As Final Fantasy fever hit the Sony Playstation and newfound gamers began to enter the magical worlds of RPGs, it seemed every Christmas had a Final Fantasy on shelves. Thanks to multiple teams working on projects, Final Fantasy VIII would grace store shelves of eager gamers in 1999 and Final Fantasy IX only a year later. At this point Sony ran into a similar problem that Nintendo had: the Playstation was coming to an end and by the following year the Playstation 2 would be available. In a genius decision taken straight from the book of Nintendo, Sony decided to continue to release classic Final Fantasy titles on the Playstation. Launching as dual-game collections, most games would give you a combination of a game US audiences had played along with one they hadn’t. Final Fantasy Anthology offered Final Fantasy V and VI, which would be most familiar to audiences of the time given the popularity of Final Fantasy III (VI) on SNES and introduce a cult favorite with V. Final Fantasy Collection would also release that year and include Final Fantasy IV, better known as II in America, to complete the SNES packaged offering. Those that didn’t catch the extremely rare and high-priced Collection could pick up Final Fantasy IV along with Chrono Trigger, an SNES classic from the makers of both Final Fantasy and Dragon Warrior, in Final Fantasy Chronicles. In the final days of the Playstation, Christmas 2003 would be adorned with Final Fantasy Origins, collecting Final Fantasy I and II. If you’re paying attention, that’s eight whopping Final Fantasy games and more than 500 hours of overall gameplay (and that’s not even counting Chrono Trigger).
Back then I remember a friend of mine that was so obsessed with the Final Fantasy games that his mother would just ask if he wanted the new Final Fantasy again that year. It was during those years that I wasn’t gaming often and when I did I definitely didn’t have time for a huge Final Fantasy game. Thankfully I recently picked up most of these titles on Amazon – yes, Amazon has new copies of these particular Playstation games on its site at this moment (and for cheap too!) – and will eventually try to find the time to work through them. Much like the HD remakes today, each title featured enhanced graphics and new CGI cutscenes. For many RPG fans the wonderful world of Final Fantasy opened up and they were given the ability to enjoy a whopping eight titles in one console generation, not to mention the fact that they would all still work on both Playstation 2 and Playstation 3.
On the seventh day of Christmas my memories gave to me…
Mode 7 Graphics!
Mode 7 is a complicated process that is oh so easy to explain, the most notorious user of this graphical style being the SNES. It was impossible to not notice Nintendo’s push to boast mode 7 graphics in its advertising and even if you were able to ignore it, the launch games for Christmas 1991 and beyond. Basically the SNES was capable of seven different graphical modes, some adding multiple layers (up to 4) and others allowing you to manipulate and rotate a single layer (mode 7). It was a way to fake 3D and depth in early games and while Nintendo wasn’t alone, consoles like 3DO were expensive and the Genesis required the Sega CD add-on to feature graphics like mode 7. If that was all jargon to you, it was the ability to make the screen rotate and zoom on pixels.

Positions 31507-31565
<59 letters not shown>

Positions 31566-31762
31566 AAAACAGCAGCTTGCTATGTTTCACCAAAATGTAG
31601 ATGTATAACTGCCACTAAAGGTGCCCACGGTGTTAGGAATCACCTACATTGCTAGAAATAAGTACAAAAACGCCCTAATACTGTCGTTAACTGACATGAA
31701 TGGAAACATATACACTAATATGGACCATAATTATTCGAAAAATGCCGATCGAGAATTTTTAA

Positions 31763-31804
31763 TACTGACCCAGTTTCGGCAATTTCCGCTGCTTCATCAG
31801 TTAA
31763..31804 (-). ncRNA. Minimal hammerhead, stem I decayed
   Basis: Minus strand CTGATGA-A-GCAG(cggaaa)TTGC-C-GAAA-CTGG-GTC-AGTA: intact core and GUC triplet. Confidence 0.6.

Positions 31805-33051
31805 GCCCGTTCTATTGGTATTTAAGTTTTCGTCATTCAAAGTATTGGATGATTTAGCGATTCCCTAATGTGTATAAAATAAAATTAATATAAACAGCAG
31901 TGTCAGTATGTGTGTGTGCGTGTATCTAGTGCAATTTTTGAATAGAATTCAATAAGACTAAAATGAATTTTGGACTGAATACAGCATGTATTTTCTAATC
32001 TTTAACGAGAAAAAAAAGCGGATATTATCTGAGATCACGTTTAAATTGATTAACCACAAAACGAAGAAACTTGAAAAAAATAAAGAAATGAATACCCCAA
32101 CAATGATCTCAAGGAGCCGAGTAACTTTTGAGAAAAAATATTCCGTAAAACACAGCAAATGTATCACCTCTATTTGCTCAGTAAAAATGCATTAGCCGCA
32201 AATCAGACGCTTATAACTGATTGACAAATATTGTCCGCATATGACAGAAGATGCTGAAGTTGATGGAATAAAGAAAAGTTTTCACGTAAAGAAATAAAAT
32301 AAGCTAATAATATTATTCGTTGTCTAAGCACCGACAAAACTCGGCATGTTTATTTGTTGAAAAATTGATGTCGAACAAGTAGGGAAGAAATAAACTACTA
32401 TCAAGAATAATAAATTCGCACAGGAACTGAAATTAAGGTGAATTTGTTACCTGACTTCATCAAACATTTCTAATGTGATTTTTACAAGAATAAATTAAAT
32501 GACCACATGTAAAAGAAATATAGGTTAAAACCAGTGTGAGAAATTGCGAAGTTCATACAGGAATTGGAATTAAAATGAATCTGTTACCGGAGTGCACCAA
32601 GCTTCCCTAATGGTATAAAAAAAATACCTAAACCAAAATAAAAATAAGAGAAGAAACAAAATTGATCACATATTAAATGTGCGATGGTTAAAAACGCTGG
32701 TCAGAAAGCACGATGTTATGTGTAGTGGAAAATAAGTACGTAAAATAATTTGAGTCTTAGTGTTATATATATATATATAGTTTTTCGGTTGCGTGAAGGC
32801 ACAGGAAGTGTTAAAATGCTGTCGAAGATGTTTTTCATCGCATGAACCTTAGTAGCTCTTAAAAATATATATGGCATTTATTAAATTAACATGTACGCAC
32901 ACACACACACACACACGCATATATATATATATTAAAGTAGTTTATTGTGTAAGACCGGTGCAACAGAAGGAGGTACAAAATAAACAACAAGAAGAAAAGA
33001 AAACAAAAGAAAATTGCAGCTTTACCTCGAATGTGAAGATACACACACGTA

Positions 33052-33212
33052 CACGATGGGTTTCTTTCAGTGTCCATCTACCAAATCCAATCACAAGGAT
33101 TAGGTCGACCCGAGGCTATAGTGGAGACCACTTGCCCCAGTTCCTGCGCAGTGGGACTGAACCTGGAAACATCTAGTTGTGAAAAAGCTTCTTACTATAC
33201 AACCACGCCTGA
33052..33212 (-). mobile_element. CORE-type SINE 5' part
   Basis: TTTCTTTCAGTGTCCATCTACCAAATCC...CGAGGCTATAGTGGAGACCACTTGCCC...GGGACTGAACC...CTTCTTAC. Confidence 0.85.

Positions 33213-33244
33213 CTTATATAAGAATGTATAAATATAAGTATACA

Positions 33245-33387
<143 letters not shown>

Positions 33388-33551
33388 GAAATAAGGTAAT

When you played Pilotwings, your character wasn’t actually falling into a perceived depth, the world that was created below was just zooming and rotating as you pressed d-pad buttons. If you pay attention you’ll notice your character stays fixed in the middle of the screen, like an early arcade racer. Pilotwings wasn’t alone either, almost every early SNES game had mode 7 graphics as some sort of flashy show-off gimmick. When Bowser flew at the screen in Super Mario World or a foot soldier was tossed toward you in Turtles in Time, these were mode 7 graphics at work. When the logo of Actraiser did a dance across the screen mode 7 was responsible. Most notably was the ability to see racers both close and off in the distance with a sense of realism in Super Mario Kart, especially with that technically stunning opening sweep of each racer from Lakitu’s camera perspective.
As for me, when I finally got a SNES in 1994, the first game I wanted to play was none other than Super Castlevania IV. As an avid fan of the Castlevania series I had thoroughly played the first three games to their challenging conclusions. Even in early Nintendo Power issues I had been dazzled by the high-end graphical style of Castlevania IV and it remained a game I couldn’t wait to play. Not only did this title seem more manageable – the multi-directional whip made killing annoying enemies much easier, if not the entire game as a whole – but thanks to mode 7 every trick in the book was utilized. The world would turn upside down, the screen would rotate, Konami even had some tricks that created the crazy “in the barrel” effect that you see in the screenshot. One of the biggest trademarks of consoles were that software manufacturers made them do things they were never intended to do, from Atari to SNES and beyond. Mode 7, on the other hand, was specifically designed into the Super Nintendo and no title showed off all the crazy things that hardware could do better than Super Castlevania IV. If you still have an SNES and have not touched this technical gem, you owe it to yourself to see mode 7 in all its glory.